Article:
Navy SEAL Devon Grube is remembered in weekend festival
A community remembers a Navy SEAL.
Devon Grube didn’t die on the battlefield, but after falling from a kayak and into 45-degree water in Cape Charles. A three-day event called the “Devon Grube Memorial BBQ Classic” to help support his family, starts on Friday.
His wife, Margie, recalls meeting Devon in San Diego. A native of Chicago, she thought she could help Devon get used to big-city life.
“I was thinking, ‘He’s this guy from the small town [of Cavalier, North Dakota]… let me take him under my wing,'” she says. “And he played that role well and he would always laugh. Like in the past years being like, ‘I got her!'”
Margie and Devon began dating. And she remembers the moment when she knew he was The One.
“We went on a camping trip,” she says. And I’m trying to think when it was, but… it was just, like, you know, enjoying the simpleness of each other.”
That simplicity grew to love and they got married. But it wasn’t until they started a family that Margie’s “tough Navy SEAL” became a nurturer, a teacher, an amazing dad.
“He built our kid’s crib,” she says. “He went in the woods, cut down a tree, and did everything by hand. And so, it’s kinda like a log cabin crib. And… on the outside, he carved in each of the kids’ names and birthdays, and on the top wrote, ‘Love, Dad.'”
Margie says she can see Devon in each of her children. “My heart aches the most for them… that they don’t get him anymore,” she says. “Wyatt wants to take care of me, even though he’s a 7-year-old. Hazel, my youngest who’s 2, is a complete free spirit. Harper, out of the three, she looks like him the most.”
Margie was helping the kids get ready for the day just like any other morning, on December 28, 2016. Devon had already left home hours ago to go kayak fishing, and Margie and the kids were about to head out the door.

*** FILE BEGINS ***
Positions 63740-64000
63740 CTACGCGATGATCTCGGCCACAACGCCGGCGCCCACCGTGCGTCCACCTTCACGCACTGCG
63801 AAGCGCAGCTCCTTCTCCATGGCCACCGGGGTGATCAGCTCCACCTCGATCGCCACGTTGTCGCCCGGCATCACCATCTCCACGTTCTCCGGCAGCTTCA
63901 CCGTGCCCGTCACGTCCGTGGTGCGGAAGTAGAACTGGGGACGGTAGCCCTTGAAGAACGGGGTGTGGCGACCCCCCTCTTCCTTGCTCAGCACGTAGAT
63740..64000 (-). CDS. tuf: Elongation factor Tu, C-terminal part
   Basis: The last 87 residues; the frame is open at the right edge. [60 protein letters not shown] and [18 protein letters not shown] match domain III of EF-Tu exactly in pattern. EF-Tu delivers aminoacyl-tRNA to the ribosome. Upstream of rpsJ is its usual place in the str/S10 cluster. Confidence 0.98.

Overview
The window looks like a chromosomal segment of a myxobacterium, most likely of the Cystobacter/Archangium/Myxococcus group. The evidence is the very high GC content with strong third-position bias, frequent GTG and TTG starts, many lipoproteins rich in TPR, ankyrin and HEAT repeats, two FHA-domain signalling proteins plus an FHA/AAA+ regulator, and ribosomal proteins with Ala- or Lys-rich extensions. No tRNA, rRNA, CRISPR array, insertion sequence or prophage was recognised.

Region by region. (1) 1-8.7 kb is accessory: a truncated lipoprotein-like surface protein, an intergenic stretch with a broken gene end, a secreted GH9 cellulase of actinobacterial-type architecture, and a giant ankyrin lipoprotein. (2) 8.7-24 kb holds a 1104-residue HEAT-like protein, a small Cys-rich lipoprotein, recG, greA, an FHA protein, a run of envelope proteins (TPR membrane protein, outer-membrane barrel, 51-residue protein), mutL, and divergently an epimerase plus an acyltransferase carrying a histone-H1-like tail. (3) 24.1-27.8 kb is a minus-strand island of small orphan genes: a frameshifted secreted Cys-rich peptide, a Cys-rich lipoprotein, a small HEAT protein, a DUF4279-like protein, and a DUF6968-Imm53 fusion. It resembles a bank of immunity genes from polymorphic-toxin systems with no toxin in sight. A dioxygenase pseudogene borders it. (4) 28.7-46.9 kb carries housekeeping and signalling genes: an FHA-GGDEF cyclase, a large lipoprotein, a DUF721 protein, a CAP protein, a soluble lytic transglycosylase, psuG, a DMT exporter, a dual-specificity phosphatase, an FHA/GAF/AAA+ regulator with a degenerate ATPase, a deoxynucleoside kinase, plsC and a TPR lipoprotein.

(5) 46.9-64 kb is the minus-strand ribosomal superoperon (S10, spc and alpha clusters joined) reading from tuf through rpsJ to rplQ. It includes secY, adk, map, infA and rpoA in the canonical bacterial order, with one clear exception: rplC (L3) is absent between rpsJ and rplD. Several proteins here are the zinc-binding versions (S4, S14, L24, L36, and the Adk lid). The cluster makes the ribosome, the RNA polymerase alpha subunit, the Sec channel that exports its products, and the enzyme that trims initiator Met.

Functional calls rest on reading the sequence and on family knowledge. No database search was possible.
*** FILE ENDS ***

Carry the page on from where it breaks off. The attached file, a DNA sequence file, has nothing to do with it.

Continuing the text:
Then the phone rang.
“I knew something was wrong,” Margie says.
“He had told me that he was in the water. The wave came, and he had fallen off the kayak and his boat was gone. And, I mean, it was end of December, and we now know the water was 45 degrees. And from that point, you know, he pretty much said, ‘I love you, tell the kids I love them’. And I was like, “No, you hang on. You hang on. I’m gonna get you help’.”
“And he proceeded to call me 11 times from the water… I don’t know how he was able to call. But, you know, like, I pretty much was on the phone with him as he was dying.”
“It’s so hard because I hear it every day in my head. I hear his voice every day. I hear that call. I hear those like, breathing moments every day, and just relive that every day,” Margie says.
It was the darkest moment of her life. But now, that moment lights her path.
“I don’t know why this is my journey, and why it’s my journey without him,” says Margie, “but… what I’m able to see now is that he’s, you know, as he’s dying, the only thing he wanted to do was talk to me. Which is beautiful in a sense. But to know, like, how strong his love was… it gives me a little bit of peace in my heart.”
Margie, family and friends now wear a green bracelet that symbolizes Devon, because colors have meaning; a color like red may represent feelings of anger, rage, or trouble. But green can epitomize times of joy, fulfillment, and peace.
Devon’s life only lasted about 35 years. But according to Margie, he tried to live every moment in the green.